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formerdsr

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Reply with quote  #17 
Prepackaged food? You mean like the stuff you get at 7-11 or gas station? That's ridiculous!  You might as well sell military MREs. They're prepackaged, too.
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iSELLboxes

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Posts: 26
Reply with quote  #18 
Quote:
Originally Posted by formerdsr
Prepackaged food? You mean like the stuff you get at 7-11 or gas station? That's ridiculous!  You might as well sell military MREs. They're prepackaged, too.


I like MREs. That's fun!
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pink_slip_soon

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Reply with quote  #19 
New Scoop season is always entertaining, mostly for the ridicule it gets
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formerdsr

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Posts: 189
Reply with quote  #20 
I went on the US Foods website, but couldn't find the fall scoop. Could post a link to it? Thanks!

Quote:
Originally Posted by pink_slip_soon
New Scoop season is always entertaining, mostly for the ridicule it gets
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veteran20

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Reply with quote  #21 
I was hoping with KKR back on the board we would see smart profitable changes to gaining back business.... nope, same a usual crap ....

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Investigator

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Reply with quote  #22 
Pietro comes from the Loblaw conglomerate in Canada owned by the Weston family who along with the Bronfman family , Riechman family, Desmarais family make up some of the largest  business grouping in Canada. i believe Ace Bakery was named a supplier of the year recently for US Foods and they are a Weston/Loblaw owned bakery.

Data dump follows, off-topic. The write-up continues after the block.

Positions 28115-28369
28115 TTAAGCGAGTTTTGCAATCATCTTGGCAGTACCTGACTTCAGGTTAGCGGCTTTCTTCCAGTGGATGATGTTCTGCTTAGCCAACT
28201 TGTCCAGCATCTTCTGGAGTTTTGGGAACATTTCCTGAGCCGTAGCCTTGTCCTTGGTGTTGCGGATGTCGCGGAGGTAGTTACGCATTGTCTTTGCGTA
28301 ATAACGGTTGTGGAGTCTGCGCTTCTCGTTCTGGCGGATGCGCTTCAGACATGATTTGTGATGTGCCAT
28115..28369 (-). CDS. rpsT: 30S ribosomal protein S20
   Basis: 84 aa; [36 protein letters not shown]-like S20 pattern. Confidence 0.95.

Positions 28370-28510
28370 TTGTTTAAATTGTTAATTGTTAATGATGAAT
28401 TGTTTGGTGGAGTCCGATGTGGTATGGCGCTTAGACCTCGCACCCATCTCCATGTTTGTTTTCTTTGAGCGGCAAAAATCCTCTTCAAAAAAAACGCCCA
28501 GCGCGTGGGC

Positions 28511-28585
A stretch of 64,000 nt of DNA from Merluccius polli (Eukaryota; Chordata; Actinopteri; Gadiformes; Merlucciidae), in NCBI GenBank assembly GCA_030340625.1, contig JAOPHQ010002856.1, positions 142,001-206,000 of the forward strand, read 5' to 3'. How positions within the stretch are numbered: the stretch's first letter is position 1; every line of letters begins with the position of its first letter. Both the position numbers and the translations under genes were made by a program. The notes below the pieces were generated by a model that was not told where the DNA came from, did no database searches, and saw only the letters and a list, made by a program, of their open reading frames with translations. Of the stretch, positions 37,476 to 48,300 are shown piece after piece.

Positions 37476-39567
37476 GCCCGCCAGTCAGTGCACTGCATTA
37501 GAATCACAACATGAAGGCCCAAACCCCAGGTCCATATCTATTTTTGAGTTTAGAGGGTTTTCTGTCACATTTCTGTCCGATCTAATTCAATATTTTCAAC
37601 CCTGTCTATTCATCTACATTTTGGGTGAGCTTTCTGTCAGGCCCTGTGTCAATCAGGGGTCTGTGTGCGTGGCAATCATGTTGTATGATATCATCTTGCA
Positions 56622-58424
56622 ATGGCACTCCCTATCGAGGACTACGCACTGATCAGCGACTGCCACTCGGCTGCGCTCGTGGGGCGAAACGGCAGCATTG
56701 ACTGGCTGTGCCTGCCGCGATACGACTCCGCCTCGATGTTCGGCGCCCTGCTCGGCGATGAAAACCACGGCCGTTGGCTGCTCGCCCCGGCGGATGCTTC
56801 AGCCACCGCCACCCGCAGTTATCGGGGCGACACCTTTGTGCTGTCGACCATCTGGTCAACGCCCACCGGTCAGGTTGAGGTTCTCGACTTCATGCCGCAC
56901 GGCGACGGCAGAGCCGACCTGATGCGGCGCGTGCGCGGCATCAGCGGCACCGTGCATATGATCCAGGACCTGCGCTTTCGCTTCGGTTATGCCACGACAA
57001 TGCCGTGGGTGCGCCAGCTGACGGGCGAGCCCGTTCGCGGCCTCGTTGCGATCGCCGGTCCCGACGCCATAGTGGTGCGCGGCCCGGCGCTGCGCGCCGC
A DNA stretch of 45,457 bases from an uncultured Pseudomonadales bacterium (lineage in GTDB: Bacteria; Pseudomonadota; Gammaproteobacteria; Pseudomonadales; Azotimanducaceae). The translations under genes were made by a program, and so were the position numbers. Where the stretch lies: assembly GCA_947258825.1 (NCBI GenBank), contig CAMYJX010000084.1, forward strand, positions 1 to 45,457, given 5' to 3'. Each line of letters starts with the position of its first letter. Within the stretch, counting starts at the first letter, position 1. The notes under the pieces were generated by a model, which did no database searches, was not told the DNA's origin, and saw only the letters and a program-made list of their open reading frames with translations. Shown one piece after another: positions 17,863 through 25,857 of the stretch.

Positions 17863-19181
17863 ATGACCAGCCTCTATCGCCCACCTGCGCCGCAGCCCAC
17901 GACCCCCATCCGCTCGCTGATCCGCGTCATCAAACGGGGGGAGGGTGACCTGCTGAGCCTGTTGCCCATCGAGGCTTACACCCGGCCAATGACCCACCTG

The Anglo-Canadian Weston family controls the fourth major business group we consider in detail. Garfield Weston (1898 – 1978) built his father’s Toronto bakery into a huge food processing, distribution and retail empire without running up large debts. This let him assemble a large business group by acquiring troubled firms during the Great Depression of the 1930s. By the 1940s, the group had member firms in Canada, Britain and the United States; and Garfield had a Tory seat in the British parliament. During World War II, the group bought E.B. Eddy, a match company, from former Prime Minister R.B. Bennett. After the war, the group continued expanding in Canada, the United Kingdom and other Commonwealth countries. 11 The group’s most publicly prominent firms in the postwar decades were Twinings Tea, the Fine Fare supermarket chain, and Aerated Bread Company in Britain; National Tea in the US; and the Loblaw’s supermarket chain in Canada. By 1971, the group was overextended and highly levered. Garfield abdicated in favor of his son W. Galen, who began downsizing the group rapidly. With the group still teetering on bankruptcy, Galen brought in his university classmate Eric Nicol, who imposed yet more downsizing and began a major rationalization and reorganization. Restored to financial health, the group survived the early 1990s recession and interest rate spike, and began expanding again, notably with the acquisition of a control block in Selfridges, a British department store chain. In 2006, W. Galen stepped aside at Loblaw Companies in favor of his son, Galen G. Weston, while still retaining the executive chair at George Weston Limited. The Weston family remains a major presence in the Canadian economy. Figure 6 sketches out the major components of the group in 1990 and 2010. 3.5 Other Major Business Groups The Thomson Group expanded internationally, and is arguably no longer primarily Canadian.
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